Argos, Guatemala – Prenatal Maternal Care and Child Malnutrition
This is a grant in partnership with other Rotary clubs sponsoring a Rotary International Global grant in partnershiip with Agros. The following are excerpts from the Global Grant application that describe the project.
The target beneficaries of this grant are sixteen rural indigenous Ixil communities located in the municipalities San Gaspar Chajul, Santa Maria Nebaj, and San Juan Cotzal, which form an area known as the Ixil Triangle. This name was given to the region by the army during the Guatemalan Civil War (1960-1996), and because of the cruelties enacted there, the area is also known by the disturbing epithet the Death Triangle. The project targets as direct beneficiaries poor and extremely poor families suffering from severe and chronic malnourishment with particular focus on pregnant women and their children up to five years old. The project will operate in nearby rural neighborhoods part of the municipalities of Santa Maria Nebaj and San Juan Cotzal, where the incidence of chronic malnourishment among kids below five years old is as high as 80-100%.
The Ixil Triangle is a small region in the northern highlands of Guatemala. An area primarily inhabited by indigenous Ixil people, a Mayan-descendant ethnic group with a population of approximately 120,000. The local poverty rate is among the highest in the hemisphere (82 percent) much higher compared to the national average of 59%. Guatemala also suffers the highest level of malnutrition in Latin America and the fourth highest in the world. The impact of chronic malnutrition on children is especially tragic among the Ixil. Approximately 75 percent of Ixil children under the age of five show stunted growth due to chronic food insecurity, and the child and maternal mortality rates are among the highest in Latin America.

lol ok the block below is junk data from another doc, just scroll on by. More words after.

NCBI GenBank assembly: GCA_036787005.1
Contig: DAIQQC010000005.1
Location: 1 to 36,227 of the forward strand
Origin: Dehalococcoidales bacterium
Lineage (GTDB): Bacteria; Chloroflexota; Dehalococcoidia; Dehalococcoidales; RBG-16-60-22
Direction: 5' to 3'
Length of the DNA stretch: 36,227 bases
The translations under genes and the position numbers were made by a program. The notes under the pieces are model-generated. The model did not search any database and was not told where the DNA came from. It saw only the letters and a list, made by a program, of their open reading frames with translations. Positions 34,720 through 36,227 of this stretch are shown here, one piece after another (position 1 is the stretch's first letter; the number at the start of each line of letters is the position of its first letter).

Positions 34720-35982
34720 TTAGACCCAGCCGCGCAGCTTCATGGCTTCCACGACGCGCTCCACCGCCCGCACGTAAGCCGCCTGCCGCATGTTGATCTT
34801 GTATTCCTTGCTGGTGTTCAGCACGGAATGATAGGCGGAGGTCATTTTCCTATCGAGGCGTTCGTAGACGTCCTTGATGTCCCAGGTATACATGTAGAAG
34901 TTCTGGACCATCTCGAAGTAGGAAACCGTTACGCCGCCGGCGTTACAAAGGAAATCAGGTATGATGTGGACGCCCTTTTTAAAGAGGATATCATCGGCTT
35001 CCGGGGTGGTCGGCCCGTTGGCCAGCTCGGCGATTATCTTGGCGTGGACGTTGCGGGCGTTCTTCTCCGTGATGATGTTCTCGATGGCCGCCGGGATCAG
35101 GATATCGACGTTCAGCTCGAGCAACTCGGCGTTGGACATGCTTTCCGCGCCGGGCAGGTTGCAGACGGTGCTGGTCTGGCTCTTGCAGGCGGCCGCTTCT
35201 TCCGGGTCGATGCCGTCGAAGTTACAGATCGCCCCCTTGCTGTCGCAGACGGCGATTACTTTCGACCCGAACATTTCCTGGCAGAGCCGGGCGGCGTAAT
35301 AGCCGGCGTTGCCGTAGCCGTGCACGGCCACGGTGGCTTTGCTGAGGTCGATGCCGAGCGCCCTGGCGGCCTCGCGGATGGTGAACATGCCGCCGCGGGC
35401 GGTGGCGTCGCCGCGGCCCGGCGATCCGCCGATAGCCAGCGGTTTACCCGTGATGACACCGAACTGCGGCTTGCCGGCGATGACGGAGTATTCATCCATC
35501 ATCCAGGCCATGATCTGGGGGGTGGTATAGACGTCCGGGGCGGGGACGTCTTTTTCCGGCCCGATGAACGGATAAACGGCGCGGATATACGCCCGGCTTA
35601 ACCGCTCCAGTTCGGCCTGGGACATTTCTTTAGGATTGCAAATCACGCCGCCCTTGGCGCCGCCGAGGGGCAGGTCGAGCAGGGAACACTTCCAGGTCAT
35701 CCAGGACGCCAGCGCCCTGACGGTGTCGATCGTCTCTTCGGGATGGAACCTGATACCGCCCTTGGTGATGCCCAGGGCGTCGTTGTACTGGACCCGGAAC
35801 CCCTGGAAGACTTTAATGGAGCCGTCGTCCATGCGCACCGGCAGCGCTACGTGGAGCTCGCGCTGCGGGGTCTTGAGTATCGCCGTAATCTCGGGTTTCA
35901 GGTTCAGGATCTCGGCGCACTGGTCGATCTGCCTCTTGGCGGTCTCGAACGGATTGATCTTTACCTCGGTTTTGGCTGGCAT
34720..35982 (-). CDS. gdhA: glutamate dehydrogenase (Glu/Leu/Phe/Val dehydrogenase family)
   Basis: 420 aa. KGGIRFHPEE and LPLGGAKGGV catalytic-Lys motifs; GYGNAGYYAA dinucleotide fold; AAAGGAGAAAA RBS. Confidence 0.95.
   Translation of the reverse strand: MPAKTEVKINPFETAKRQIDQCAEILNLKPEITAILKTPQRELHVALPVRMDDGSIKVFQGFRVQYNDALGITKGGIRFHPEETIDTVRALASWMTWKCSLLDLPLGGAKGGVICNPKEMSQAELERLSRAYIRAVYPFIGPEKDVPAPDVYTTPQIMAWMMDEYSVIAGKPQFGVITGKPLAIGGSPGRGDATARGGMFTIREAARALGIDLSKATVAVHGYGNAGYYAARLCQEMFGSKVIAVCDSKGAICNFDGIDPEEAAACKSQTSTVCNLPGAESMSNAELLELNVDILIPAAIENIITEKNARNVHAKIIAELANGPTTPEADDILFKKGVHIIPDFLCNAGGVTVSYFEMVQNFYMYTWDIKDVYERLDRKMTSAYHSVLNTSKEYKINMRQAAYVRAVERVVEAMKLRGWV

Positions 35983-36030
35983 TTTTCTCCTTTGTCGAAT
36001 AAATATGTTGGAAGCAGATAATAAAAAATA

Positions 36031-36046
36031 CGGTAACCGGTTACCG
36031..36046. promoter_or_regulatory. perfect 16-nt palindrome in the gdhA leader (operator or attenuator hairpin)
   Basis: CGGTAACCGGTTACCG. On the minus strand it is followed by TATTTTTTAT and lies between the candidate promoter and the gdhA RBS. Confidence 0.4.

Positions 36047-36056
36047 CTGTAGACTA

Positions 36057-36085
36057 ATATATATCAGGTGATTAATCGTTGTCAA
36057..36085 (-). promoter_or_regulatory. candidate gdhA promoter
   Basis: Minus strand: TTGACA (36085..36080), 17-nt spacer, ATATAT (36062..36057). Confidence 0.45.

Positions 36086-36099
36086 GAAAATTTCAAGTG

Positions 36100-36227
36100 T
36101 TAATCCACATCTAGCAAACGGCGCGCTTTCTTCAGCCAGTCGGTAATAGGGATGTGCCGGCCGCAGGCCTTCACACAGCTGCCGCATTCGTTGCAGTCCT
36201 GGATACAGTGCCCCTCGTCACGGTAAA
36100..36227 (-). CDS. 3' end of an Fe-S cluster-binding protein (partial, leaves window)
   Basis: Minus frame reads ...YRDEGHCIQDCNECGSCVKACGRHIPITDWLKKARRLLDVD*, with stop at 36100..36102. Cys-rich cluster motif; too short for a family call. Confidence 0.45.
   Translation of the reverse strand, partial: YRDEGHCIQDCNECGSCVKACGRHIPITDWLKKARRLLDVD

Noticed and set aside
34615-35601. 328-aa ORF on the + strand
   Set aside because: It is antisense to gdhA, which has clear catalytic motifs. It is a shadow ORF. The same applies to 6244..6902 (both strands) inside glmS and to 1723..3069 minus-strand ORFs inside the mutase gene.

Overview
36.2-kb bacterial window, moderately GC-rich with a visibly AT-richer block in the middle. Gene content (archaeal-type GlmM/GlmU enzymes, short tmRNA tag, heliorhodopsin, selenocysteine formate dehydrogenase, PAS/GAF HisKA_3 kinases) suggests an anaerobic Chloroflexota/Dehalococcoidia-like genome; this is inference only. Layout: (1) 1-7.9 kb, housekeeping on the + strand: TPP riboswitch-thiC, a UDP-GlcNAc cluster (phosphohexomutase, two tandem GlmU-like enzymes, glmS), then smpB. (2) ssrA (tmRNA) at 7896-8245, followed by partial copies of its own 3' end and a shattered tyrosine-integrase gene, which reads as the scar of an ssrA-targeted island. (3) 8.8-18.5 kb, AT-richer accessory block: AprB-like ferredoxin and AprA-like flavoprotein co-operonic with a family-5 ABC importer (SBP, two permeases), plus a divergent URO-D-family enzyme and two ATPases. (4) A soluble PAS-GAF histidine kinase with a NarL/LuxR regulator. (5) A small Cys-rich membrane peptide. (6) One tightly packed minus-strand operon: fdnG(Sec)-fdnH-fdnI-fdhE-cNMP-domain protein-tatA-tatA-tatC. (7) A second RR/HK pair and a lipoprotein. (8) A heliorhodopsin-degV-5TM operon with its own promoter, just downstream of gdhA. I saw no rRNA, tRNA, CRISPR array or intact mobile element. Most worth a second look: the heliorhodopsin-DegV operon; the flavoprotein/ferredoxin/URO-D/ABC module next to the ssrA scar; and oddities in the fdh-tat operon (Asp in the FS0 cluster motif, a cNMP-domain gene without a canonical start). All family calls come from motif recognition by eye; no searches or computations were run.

The project would address:
1. Households food insecurity and lack of access to nutritious food. 2. Insufficient access to maternal health and prenatal monitoring and care. 3. Lack of economic opportunities directed to women to support household income diversification. 4. Poor agricultural yields from subsistence farming, and would not address:
1. The collapse of the public Guatemalan health system and the minimal capacities of the local health authorities. 2. Deficient housing and inadequate basic services. 3. Increase of political participation by minorities.
The goals of the project are:
Primary goal: To create a supportive environment that ensures adequate maternal and newborn health in the Ixil Region.
Secondary goals: a) Increase food security and nutritional intake for the most vulnerable families in the Ixil Region. b) Increase and diversify household income through women oriented revenue generating initiatives’ c) Strengthen local health care capacities by establishing a network of community health workers to help mothers receive proper attention and monitor child growth.